Welcome to the Quilting Board!

Already a member? Login above
loginabove
OR
To post questions, help other quilters and reduce advertising (like the one on your left), join our quilting community. It's free!

Page 2 of 4 FirstFirst 1 2 3 ... LastLast
Results 26 to 50 of 83

Thread: Good, Bad, and Ugly Quilting Tools

  1. #26
    2wheelwoman's Avatar
    Join Date
    Oct 2008
    Location
    Southern California
    Posts
    879
    Thanks for sharing. I totally agree that everyone will have their own way of doing things, and their own preferences, but hearing about someone else's preferences and experiences is a great way to learn about available options.

    When I was just starting to quilt a couple years ago, I thought I needed one of everything on the quilting notions aisle (though the $$$ prevented that!). It's nice to have a place to learn, for instance, that the frosted rulers would be better and that I didn't need to spend the money on binding clips (I also think that pinning is easier).

    I'm going to try the sticky sandpaper dots. I've been using the film-ish stuff (I think it's called Omni-grip) but I get a lot of sliding still. I must use too much muscle too.

    I had to laugh about June Taylor. I bought one of the cutting mats with the slits in it to make one-inch, two-inch, etc., strips. Seemed like a good idea - BUT, it's not stiff enough, and I ended up with a bunch of wobbly strips. Seemed like a bad design and I was muttering "stick to dancing!"

    And if ANYBODY knows of a good marking pen/tool/method/etc, please share. I too have been disappointed with everything. I bought the "Pounce" at a quilt show, since the demo looked so slick, but all I got was a chalky mess when I tried it at home. Other pens and pencils have been no better. Anybody got a method they love?

  2. #27
    Senior Member
    Join Date
    Aug 2008
    Posts
    465
    Quote Originally Posted by 2wheelwoman
    I'm going to try the sticky sandpaper dots. I've been using the film-ish stuff (I think it's called Omni-grip) but I get a lot of sliding still. I must use too much muscle too.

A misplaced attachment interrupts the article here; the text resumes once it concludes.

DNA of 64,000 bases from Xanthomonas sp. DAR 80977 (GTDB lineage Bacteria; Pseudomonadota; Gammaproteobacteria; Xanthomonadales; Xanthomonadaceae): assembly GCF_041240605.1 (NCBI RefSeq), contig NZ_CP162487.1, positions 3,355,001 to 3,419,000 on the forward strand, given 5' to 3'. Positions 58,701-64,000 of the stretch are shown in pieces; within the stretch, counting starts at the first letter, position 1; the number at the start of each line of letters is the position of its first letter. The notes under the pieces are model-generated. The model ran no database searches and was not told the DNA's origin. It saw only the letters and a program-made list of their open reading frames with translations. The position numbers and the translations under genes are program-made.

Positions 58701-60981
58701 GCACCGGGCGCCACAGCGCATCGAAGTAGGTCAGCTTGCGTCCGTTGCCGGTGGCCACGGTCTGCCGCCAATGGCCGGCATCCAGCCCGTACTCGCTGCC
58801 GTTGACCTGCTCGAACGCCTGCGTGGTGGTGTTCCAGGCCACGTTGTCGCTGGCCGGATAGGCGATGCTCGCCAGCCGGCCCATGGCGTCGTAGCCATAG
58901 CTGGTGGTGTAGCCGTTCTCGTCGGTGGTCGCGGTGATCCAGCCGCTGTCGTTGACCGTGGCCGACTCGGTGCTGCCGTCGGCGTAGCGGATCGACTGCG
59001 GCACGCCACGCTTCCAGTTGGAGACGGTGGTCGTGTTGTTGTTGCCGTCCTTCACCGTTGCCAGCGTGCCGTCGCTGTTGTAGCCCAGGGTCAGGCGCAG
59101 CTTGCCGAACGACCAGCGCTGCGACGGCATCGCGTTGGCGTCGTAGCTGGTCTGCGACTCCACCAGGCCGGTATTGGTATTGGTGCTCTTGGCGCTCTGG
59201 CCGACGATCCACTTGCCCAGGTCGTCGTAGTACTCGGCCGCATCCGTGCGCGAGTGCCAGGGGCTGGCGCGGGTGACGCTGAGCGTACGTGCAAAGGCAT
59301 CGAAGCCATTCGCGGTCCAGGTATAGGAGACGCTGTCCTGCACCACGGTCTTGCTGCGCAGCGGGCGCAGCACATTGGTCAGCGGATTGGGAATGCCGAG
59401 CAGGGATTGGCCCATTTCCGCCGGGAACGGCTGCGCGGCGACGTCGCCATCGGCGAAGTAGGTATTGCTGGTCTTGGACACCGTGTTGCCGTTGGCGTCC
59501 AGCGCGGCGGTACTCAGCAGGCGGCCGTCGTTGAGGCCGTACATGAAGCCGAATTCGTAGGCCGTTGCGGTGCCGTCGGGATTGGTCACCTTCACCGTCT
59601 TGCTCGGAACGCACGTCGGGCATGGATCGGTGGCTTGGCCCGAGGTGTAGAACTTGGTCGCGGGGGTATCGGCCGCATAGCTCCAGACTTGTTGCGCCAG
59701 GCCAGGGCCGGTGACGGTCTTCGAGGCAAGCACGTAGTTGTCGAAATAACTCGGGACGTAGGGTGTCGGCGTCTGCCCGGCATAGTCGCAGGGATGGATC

I read a tip on here somewhere about putting some hot glue on the ruler (let it cool first). I done it to my long ruler and it works great. Finally, a use for that hot glue gun I used once before I started quilting! :lol:

  3. #28
    2wheelwoman's Avatar
    Join Date
    Oct 2008
    Location
    Southern California
    Posts
    879
    Oh my gosh. there was a whole page of posts which I didn't see. duh :oops:

    I've heard about using a soap sliver, but never tried it. I'm going to give it a go. Does it brush off, or do you need to wash the quilt after?

    I was just thinking about getting a rotary blade sharpener. Not now.

    The bamboo stilletos work great. I got mine from a placemat my SIL was throwing away. It was made of strips of bamboo laced together, and I just cut the bamboo off, and cut them in half. If I happen to break one, no sweat.

    zyx - sure glad I wasn't your secret pal that year!! hehehe But, yep, it's probably the June Taylor.

    As for seam rippers, the scalpel one is awesome. And, when the blade dulls, you just buy the set of replacement blades (not that any of YOU would wear out a seam ripper, but I have).

    I have one of those little metal hemming rulers, never even thought of using it to double check widths. I'm going to dig it out.

  4. #29
    Super Member Maride's Avatar
    Join Date
    Sep 2008
    Location
    New York, NY
    Posts
    2,882
    The good to me is ...

    1. The sixth finger-It is a little metal in the fom of a Y that helps me hold the fabric closer to the presser foot.

    2. The piece if wood that I use to push corners inside out.

    3. The handle for my rulers.

    4. My bobbin winder. What was I doing before that?

    The bad:

    1. The plastic thingy that DH got me to keep the quilt rolled while machine quilting.